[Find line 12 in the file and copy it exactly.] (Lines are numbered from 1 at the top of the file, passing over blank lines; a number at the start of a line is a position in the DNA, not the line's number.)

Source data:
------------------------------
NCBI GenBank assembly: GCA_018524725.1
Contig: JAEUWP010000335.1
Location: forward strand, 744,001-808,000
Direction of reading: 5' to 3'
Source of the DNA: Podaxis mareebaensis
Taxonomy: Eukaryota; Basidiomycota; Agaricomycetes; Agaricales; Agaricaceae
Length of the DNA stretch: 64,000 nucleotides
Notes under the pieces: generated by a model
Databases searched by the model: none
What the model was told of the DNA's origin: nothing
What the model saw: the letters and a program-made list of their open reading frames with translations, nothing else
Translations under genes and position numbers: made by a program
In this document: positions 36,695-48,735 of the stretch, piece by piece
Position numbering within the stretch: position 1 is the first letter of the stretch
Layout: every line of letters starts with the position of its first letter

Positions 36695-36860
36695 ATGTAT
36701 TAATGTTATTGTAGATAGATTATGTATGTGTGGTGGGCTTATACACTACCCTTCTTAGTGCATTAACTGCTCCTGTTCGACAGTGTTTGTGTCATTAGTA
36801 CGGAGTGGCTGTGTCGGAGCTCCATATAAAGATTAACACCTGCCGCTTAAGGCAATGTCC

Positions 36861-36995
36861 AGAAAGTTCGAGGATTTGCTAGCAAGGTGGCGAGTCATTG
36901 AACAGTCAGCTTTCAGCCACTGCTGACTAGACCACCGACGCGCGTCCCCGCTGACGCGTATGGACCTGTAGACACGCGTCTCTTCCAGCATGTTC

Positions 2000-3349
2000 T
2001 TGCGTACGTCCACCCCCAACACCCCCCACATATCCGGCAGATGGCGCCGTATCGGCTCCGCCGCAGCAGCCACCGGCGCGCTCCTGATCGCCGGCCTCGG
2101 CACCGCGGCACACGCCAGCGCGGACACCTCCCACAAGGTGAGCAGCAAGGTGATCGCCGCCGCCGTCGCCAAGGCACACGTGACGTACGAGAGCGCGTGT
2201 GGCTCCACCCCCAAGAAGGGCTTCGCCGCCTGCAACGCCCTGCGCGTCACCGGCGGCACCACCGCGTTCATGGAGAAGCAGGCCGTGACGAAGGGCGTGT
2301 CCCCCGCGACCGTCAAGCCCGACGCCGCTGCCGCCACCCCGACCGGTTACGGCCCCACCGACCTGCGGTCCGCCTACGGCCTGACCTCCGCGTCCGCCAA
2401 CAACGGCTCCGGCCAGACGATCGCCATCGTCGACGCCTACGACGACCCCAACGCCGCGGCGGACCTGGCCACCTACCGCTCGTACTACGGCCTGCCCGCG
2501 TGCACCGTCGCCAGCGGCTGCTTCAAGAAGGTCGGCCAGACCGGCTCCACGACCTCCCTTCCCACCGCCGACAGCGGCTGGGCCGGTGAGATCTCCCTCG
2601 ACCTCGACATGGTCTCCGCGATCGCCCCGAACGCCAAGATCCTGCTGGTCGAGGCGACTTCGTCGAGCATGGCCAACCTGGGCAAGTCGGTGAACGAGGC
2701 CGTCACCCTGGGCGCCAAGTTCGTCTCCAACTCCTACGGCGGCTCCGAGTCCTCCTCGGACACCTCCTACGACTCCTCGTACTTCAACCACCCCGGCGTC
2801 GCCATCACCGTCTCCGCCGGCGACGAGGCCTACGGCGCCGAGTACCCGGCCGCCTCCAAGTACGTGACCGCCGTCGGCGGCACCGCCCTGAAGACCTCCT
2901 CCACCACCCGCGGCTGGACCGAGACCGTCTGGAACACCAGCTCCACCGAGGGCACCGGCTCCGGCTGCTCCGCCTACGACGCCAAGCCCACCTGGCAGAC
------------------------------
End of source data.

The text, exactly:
Translations under genes and position numbers: made by a program